Worthy protectors, sharp and fierce in their static defence, regimented thorns betokened bloody tears, tears that wept from that splendour-topped stem. To the rose reflecting the sombre hue now seeping along the horizon, as the sun’s imponderable weight slowly sinks beyond western hills blackened to card silhouettes. Suddenly, the sun’s quenched, soaked into the darkened earth as yet another day slowly draws to a close.

A deeper black upon black, the rose is left cheated of its greatest joy, its effulgence of colour, lost as it is against the raven’s outspread wings. The air hangs with the aroma of myriad flowers whilst the all-pervading saw of crickets brings in, at the open window, the sounds of yet another summer’s eve.

It hadn’t been more than two hours since Francis had said goodbye to his old friend, Aldous Cullingham. He was now standing tearfully at the open window, with its vase-held bloom, seeing all yet seeing naught, heedless of the traffic’s murmur, the cricket’s chorus or his face becoming coursed with tears. In his hand, he absently turned a leaden ring over and over but only saw his vivid memory of Aldous.

His friend had lain for some weeks with his old frame slowly yielding to the ravages of time. He’d mostly slept, but on occasions had awoken and motioned to the wireless. Once the valves had warmed, he’d only ever listened to some soft and soothing music for a short while before again drifting off.

However, in that final hour Aldous had awoken with a start. He’d stared at Francis and then, with difficulty, brought his hand from beneath the bedclothes. Beckoning him near, Aldous had reached out and grasped Francis’s hand with surprising strength. He’d then felt something small, hard and circular between their hands, but Aldous had only smiled and quietly passed into his final slumber, his hand slowly relaxing its grip.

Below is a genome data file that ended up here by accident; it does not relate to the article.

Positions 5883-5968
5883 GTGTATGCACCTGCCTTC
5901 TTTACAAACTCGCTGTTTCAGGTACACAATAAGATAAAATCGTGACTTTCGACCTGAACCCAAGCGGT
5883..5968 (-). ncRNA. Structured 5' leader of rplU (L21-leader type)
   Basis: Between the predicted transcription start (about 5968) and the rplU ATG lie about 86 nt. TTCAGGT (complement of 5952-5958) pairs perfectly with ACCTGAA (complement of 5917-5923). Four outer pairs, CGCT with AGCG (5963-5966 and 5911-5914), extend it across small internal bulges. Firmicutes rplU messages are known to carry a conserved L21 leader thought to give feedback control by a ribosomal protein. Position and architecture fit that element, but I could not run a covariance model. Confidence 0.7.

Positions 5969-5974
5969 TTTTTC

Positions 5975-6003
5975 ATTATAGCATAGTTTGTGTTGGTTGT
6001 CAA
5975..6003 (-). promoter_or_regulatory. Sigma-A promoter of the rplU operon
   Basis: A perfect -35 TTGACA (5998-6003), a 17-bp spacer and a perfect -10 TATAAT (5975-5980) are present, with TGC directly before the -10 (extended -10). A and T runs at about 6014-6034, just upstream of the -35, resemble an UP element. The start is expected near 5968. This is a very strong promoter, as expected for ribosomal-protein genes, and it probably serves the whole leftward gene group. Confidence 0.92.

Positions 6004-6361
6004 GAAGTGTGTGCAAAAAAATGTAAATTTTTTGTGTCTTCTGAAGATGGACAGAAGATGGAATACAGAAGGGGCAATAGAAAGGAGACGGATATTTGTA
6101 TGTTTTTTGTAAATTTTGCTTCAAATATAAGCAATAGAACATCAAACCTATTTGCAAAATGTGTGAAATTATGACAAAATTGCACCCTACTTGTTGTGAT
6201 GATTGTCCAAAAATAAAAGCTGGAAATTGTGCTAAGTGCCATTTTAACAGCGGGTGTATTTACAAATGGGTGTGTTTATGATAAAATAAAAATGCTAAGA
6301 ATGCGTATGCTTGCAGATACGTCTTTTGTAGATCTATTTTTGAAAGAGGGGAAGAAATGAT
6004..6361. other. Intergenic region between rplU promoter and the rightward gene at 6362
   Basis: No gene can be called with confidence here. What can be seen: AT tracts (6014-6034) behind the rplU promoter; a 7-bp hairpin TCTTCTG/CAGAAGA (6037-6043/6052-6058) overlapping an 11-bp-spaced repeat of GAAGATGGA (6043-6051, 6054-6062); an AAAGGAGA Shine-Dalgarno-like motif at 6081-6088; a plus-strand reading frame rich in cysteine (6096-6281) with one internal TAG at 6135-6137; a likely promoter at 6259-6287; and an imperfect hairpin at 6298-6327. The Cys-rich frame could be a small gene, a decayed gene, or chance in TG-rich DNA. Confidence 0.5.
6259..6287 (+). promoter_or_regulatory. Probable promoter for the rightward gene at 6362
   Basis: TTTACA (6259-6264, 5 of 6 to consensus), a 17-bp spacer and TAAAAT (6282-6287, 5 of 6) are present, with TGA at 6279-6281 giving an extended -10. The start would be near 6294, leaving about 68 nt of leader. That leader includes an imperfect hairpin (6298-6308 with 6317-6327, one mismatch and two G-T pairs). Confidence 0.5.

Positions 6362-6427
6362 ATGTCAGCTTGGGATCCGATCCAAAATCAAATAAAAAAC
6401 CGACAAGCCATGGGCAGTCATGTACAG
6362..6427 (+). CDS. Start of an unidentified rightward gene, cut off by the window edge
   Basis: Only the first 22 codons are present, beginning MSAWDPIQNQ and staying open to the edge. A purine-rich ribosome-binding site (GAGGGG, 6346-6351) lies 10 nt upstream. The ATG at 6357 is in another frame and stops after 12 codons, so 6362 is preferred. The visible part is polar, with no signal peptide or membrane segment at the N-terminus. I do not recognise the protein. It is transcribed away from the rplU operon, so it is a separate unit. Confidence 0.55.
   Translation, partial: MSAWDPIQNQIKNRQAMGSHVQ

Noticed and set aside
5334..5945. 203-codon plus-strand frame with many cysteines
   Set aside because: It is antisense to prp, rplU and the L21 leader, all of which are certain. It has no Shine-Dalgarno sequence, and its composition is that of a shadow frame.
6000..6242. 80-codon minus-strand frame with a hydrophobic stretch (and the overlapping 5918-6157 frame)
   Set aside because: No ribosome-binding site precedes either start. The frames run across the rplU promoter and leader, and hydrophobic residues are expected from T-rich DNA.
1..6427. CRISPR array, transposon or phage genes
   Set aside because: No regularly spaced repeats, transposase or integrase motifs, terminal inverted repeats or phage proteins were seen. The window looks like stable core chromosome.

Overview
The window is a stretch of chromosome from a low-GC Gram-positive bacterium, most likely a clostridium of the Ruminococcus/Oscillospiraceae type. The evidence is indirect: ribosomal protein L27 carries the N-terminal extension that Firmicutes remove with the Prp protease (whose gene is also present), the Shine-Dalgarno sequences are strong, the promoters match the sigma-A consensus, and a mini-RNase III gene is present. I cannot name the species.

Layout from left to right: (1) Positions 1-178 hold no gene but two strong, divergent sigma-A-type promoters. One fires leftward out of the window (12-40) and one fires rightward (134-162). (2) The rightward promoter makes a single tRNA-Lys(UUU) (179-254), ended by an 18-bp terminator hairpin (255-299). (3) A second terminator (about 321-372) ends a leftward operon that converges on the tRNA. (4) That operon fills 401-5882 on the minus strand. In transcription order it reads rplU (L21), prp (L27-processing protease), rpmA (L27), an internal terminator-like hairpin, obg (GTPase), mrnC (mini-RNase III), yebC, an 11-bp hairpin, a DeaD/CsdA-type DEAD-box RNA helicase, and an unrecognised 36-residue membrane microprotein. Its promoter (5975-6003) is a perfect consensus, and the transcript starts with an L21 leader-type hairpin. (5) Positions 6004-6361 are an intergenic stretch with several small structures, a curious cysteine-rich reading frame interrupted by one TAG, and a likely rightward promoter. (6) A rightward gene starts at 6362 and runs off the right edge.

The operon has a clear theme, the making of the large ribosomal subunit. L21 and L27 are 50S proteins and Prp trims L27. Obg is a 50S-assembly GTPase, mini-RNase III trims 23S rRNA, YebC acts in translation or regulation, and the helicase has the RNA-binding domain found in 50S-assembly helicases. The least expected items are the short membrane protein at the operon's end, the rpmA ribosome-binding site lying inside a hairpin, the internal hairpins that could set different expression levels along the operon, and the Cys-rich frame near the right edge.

Francis had held it tenderly for a while before finally bowing his head and weeping. Very softly, he’d implored Charon to take his friend’s freed soul mercifully beyond the Styx.

Francis could still see Aldous’s waxen face, framed by cascading leaden hair, a mane richer yet than the ring’s strangely dull sheen. Now, though, alone in his own home he stared through a blur of tears at Aldous’s parting gift.

It had been mentioned a number of times towards the end, but somehow, try as he might, Francis could recall little. It was as though he’d heard the words in a dream, a dream too long passed to remember.

Absently, he ran his nail along the ring’s band but then felt a slight indentation. It was really nothing more than a scratch but it somehow held his finger’s idle curiosity. Without quite knowing how, the ring slipped mercurially onto his finger.

Something subtly yet insistently began to drag him from reflection. It urged his eyes irresistibly down. There, before the heavy summer’s evening sky, before the sombre rose, he looked closely at the ring.

The scratch was steadily widening to a groove and from which a green light seeped into the very air about, bathing his startled eyes in its eerily soft glow. He held it before him, at arm’s length, and was suddenly engulfed in an almost painful brilliance before all once more swiftly became dark. In the murmur of the night insects, and the drone of far off traffic, all was as it had been save that Francis and the ring were no more.